Personalised stamps for special occasions

Personalised stamps have been an important part of various occasions for this family. A personalised stamp was commissioned from a photo of Keijo Lindén in the Navy as a present for his 80th birthday. The birthday party was held in Vienna. Some postcards were bought there and then used as thank-you cards, sent in Finland with Keijo’s stamp on them. People admired the stamps, and some even thought they were Austrian stamps featuring a member of the royal family. Everyone thought it was hilarious when they found out the truth!

Sender Helena Puustinen, photographer Jorma Alén.

Memory from baptism day

The picture was taken in 1956, Kaarina Lindén is holding her goddaughter Helena at her christening. Kaarina was given this personalised stamp as a gift. She ran out of her stamps quickly, and she was later given another personalised stamp as a gift, featuring her as a 20-year-old beauty. Personalised stamps have created a lot of funny situations and memories for the family.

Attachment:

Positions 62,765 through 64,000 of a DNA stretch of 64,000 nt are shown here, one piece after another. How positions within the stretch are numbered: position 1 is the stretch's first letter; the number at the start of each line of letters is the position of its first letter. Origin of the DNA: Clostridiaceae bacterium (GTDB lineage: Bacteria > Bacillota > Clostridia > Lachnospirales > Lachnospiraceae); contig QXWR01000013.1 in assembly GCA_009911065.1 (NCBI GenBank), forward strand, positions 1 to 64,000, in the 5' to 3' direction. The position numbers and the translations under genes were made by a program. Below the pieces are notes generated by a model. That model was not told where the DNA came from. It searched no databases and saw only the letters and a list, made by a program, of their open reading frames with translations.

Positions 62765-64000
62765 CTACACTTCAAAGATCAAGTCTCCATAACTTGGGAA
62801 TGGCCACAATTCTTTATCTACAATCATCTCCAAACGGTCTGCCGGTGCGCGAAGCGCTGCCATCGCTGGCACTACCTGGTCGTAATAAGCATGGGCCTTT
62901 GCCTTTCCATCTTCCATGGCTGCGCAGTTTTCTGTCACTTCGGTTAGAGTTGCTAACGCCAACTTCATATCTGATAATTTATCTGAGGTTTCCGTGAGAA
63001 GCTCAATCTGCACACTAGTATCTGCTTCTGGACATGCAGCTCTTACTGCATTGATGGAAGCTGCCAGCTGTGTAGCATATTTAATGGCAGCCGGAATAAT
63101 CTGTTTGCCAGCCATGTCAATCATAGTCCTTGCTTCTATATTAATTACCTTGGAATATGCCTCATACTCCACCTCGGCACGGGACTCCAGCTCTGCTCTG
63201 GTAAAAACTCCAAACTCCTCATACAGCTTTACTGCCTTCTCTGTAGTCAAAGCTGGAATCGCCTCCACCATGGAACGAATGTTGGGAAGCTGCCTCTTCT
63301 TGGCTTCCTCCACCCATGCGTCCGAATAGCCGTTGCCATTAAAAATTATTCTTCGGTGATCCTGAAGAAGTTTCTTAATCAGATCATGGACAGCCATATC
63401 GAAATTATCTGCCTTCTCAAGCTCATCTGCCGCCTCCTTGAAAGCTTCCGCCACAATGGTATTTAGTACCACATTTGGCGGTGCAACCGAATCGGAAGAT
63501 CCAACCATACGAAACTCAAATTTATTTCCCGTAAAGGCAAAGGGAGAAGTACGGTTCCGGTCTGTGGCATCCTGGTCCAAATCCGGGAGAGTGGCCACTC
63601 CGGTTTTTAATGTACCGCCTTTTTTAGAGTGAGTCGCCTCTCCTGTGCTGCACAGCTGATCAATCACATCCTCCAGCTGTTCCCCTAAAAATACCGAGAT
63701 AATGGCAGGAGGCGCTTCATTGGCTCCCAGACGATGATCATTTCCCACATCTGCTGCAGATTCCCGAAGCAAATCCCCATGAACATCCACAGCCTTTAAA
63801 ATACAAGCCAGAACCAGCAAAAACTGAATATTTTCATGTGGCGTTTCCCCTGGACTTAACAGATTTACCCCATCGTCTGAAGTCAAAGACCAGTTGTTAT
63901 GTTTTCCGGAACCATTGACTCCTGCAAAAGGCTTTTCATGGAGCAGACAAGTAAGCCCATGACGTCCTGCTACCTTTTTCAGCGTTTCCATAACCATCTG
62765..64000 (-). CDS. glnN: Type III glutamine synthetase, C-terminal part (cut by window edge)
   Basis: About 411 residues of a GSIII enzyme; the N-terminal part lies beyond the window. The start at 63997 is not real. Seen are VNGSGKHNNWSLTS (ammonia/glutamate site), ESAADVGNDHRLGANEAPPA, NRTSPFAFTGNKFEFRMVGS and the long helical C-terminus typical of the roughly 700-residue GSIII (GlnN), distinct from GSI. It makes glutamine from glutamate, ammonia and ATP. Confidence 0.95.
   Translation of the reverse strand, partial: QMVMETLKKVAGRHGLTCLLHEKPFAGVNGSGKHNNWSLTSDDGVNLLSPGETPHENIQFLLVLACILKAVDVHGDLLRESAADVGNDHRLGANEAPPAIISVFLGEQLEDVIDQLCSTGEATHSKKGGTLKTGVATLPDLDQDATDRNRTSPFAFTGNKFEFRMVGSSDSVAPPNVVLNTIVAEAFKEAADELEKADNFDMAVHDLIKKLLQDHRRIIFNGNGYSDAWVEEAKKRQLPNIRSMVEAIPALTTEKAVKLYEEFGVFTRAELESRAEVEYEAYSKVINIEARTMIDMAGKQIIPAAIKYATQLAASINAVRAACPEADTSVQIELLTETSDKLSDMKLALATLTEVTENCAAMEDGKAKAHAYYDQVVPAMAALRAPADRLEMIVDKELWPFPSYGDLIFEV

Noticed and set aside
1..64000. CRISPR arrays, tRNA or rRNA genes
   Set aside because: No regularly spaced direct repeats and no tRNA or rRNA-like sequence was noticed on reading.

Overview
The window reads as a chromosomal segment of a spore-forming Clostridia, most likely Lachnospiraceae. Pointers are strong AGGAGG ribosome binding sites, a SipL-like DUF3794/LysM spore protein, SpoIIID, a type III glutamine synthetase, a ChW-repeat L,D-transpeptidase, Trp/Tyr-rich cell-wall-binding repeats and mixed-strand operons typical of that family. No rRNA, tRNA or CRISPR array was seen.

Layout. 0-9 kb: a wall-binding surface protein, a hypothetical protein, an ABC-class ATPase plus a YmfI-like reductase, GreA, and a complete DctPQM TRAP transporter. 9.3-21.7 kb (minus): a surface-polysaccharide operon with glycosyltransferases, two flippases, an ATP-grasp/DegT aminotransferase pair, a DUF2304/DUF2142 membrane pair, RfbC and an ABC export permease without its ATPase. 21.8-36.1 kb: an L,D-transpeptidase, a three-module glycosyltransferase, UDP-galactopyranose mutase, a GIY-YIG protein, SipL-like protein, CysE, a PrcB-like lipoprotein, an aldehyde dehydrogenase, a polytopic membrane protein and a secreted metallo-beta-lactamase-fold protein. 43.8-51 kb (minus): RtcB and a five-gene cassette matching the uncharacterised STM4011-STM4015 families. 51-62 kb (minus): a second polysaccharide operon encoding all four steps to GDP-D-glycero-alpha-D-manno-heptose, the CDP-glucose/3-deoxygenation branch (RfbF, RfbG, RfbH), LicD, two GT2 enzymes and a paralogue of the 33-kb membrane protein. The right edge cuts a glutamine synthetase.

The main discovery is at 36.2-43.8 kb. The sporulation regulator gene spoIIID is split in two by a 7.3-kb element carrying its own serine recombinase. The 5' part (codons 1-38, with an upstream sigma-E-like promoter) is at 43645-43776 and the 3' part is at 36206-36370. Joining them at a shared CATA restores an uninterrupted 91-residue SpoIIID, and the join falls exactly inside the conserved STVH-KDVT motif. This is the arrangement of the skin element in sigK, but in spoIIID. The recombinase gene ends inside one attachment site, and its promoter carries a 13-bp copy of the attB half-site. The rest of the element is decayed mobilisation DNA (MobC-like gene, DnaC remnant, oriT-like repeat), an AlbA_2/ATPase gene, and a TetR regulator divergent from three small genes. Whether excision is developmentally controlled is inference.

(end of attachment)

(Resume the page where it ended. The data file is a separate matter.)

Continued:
Sender Heidi Nummila and Maarit Nummila, photographer Someron valokuvaamo.

Twin girls birthdaystamps

Twin sisters Maarit and Marianne, née Allén, celebrated their 70th birthday a few years ago. A personalised stamp was commissioned for the invitation cards, featuring the twins on their second birthday. The childhood images of the twin girls intertwined nicely into the present day.

Sender Heidi Nummila and Maarit Nummila, photographed at home in Koski.

Happy girls with a rocking chair

Photo of Maarit and Marianne with a rocking chair, taken at home, was selected for the twin girls 70th birthday thank-you card stamps.

Sender Aimo Viitiö.

Carrying mail on former time